Friday, October 26: As soon as we deposit our bags at the hotel, we visit the northern group of churches, which include the following: Bet Medhane Alem, home to the Lalibela Cross and said to be the largest monolithic church in the world, is possibly a copy of St. Mary of Zion church in Aksum. It is linked to Bet Maryam (possibly the oldest of the churches), Bet Golgotha (known for its arts and said to contain the tomb of King Lalibela), Bet Mikael, the Selassie Chapel and the Tomb of Adam. Bet Meskel and Bet Danaghel, a semi-chapel and chapel.
Bet Medhane Alem (Savior of the World), said to be the largest rock-hewn church in the world, measures 33.5m by 23.5m and is over 11.5m high (approximately 110 by 77 feet and over 37 feet high). Thirty-four large rectangular columns surround the church, and the three joined at each corner supposedly represent the Holy Trinity. Inside, 38 columns support the gabled roof, according to Lonely Planet Ethiopia and Eritrea.
Our guide shows us three empty graves in one corner, prepared for Abraham, Isaac and Jacob. Cross-shaped panels pierce the walls. This church holds the legendary 7kg gold Lalibela cross, but we aren’t afforded a glimpse of it today.
Legends and history of Lalibela:
According to one legend, King Lalibela was poisoned by his half-brother. While in a three-day coma, the king was transported to heaven, where he was instructed to return to Ethiopia and build a New Jerusalem there. Another legend says that he went into exile to Jerusalem and vowed that when he returned he would create a New Jerusalem. Others attribute the building of the churches to Templars from Europe. Some of the holy places within the Lalibela church complex mimic the names found in Jerusalem: the River Jordan, Cavalry, and the Tomb of Adam, for instance. The king set out to build this new Jerusalem after Muslim conquests halted Christian pilgrimages to the Holy Land. Lalibela flourished after the decline of the Aksum Empire.Some scholars believe that the styles, as well as the state of preservation, of the different churches vary so much, that it’s unlikely they were all built during Lalibela’s reign.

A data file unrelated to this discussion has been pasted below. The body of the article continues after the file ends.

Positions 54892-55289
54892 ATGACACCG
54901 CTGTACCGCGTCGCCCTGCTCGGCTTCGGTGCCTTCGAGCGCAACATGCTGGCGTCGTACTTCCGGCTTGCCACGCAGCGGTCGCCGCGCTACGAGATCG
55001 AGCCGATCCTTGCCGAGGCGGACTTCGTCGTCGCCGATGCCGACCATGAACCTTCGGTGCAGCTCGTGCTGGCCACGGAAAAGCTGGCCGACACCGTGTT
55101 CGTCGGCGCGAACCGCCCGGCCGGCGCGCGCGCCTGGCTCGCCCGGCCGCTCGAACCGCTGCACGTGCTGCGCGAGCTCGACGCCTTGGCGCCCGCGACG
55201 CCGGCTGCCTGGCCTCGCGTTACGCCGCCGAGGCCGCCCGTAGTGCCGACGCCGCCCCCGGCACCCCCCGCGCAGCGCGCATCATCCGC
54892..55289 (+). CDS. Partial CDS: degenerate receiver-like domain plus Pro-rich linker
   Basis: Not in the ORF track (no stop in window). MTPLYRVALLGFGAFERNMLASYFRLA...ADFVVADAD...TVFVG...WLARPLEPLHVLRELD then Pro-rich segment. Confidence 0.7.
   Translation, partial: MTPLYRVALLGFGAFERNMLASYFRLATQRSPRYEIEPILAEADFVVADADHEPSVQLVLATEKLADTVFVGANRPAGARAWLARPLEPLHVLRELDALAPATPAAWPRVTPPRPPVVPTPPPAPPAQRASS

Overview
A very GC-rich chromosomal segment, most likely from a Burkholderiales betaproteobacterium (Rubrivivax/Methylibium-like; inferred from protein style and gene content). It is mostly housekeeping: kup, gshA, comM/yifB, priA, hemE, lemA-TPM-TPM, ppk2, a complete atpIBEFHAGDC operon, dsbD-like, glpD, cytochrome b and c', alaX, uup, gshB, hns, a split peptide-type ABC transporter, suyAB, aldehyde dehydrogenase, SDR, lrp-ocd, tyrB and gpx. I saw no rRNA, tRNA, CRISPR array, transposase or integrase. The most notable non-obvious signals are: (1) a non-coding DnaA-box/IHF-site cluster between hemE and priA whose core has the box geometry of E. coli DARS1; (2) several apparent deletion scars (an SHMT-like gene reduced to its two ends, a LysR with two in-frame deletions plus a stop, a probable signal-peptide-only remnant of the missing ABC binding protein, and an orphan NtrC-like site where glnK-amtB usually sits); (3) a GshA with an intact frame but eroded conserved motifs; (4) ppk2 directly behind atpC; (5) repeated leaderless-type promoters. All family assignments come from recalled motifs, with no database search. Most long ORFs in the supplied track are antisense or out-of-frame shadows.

Some scholars estimate it would have taken a 40,000 man workforce to build the churches; local legends claim that human workers labored the daylight hours away, with celestial beings taking over for night duty, doing double the amount of labor of their human counterparts, enabling the churches to be built at astounding speed.
Lalibela is an important place of Ethiopian Christianity, still today a place of pilgrimage and devotion. The churches today are a UNESCO World Heritage Site. UNESCO has built rather unsightly scaffolding and roofing over many of the churches to protect their interior frescoes from water seepage, a necessary evil.
According to UNESCO, the churches were not constructed in a traditional way but rather were hewn from the living rock of monolithic blocks. These blocks were further chiseled out, forming doors, windows, columns, various floors, roofs etc. This gigantic work was further completed with an extensive system of drainage ditches, trenches and ceremonial passages, some with openings to hermit caves and catacombs.
Four of the churches were finished as completely free-standing structures, attached to their mother rock only at their bases. The remaining churches range from semi-detached to ones whose facades are the only features that have been ‘liberated’ from the rock.
Our guide for today is Masala, a young Ethiopian man who grew up in the village. He is kind and conveys so many little bits of knowledge to us, that I’m really happy we have him along.
Today, every time we enter a church, we must leave our shoes outside. We have a shoe minder today who follows us to each of the churches, where he sits outside and “minds” our shoes. He glows with love and each time, as I struggle with untying and tying my tennis shoes, he helps me put them back on my feet.